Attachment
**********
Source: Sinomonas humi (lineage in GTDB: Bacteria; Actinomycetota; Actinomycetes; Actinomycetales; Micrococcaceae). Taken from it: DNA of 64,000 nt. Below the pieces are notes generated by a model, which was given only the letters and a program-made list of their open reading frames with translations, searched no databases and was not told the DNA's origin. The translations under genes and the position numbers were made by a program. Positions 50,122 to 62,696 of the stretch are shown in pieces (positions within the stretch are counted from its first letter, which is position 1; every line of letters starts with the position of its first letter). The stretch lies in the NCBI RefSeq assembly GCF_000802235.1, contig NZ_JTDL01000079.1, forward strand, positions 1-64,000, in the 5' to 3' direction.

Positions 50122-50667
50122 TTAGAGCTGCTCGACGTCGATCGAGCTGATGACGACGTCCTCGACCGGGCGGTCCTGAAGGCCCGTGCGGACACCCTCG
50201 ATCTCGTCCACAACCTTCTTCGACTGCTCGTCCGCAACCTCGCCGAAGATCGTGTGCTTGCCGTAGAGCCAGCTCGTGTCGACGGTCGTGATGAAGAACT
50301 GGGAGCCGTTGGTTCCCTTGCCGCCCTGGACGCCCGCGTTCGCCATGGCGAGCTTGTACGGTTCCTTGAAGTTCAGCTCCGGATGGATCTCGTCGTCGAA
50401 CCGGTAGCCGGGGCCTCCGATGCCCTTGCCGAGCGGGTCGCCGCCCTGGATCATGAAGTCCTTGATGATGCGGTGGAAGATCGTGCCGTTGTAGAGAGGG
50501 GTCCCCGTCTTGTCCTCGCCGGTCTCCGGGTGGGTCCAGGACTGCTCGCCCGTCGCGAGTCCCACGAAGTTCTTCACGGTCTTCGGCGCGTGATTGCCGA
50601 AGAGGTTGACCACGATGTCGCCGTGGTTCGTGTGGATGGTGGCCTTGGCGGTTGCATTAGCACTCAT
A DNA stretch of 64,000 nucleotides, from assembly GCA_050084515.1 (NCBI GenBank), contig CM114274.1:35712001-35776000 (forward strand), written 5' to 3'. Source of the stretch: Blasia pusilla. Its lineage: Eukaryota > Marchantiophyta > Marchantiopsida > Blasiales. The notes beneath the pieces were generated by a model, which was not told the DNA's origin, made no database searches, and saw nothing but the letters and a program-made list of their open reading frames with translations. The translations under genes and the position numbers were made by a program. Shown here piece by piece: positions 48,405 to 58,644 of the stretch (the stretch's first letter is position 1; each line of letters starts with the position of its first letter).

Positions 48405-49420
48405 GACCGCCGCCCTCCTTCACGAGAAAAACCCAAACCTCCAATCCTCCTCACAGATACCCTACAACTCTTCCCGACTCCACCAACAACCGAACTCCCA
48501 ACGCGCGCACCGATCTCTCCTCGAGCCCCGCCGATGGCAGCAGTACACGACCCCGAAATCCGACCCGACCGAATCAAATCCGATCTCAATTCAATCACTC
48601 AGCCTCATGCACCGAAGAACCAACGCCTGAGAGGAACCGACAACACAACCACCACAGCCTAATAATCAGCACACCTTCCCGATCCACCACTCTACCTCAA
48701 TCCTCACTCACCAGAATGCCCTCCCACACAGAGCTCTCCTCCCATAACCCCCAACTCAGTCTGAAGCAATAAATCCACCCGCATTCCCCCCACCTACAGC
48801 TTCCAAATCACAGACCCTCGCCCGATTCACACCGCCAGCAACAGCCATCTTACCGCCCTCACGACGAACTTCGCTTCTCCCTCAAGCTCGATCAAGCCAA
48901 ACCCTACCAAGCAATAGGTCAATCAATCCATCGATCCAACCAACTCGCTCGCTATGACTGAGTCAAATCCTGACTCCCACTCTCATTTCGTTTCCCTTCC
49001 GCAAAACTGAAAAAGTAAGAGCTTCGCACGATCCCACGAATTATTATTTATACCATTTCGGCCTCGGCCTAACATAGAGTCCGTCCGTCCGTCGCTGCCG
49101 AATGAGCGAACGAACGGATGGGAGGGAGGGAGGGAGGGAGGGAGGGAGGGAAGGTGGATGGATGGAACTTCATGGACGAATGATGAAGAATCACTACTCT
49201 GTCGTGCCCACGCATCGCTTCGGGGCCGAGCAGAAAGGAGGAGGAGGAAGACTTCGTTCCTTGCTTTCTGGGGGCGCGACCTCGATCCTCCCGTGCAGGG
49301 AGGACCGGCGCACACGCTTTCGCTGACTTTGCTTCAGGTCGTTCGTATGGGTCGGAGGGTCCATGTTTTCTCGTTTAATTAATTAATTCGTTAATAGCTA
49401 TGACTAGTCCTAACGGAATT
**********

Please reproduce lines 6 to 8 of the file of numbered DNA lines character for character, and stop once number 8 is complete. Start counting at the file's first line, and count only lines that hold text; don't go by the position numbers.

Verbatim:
50401 CCGGTAGCCGGGGCCTCCGATGCCCTTGCCGAGCGGGTCGCCGCCCTGGATCATGAAGTCCTTGATGATGCGGTGGAAGATCGTGCCGTTGTAGAGAGGG
50501 GTCCCCGTCTTGTCCTCGCCGGTCTCCGGGTGGGTCCAGGACTGCTCGCCCGTCGCGAGTCCCACGAAGTTCTTCACGGTCTTCGGCGCGTGATTGCCGA
50601 AGAGGTTGACCACGATGTCGCCGTGGTTCGTGTGGATGGTGGCCTTGGCGGTTGCATTAGCACTCAT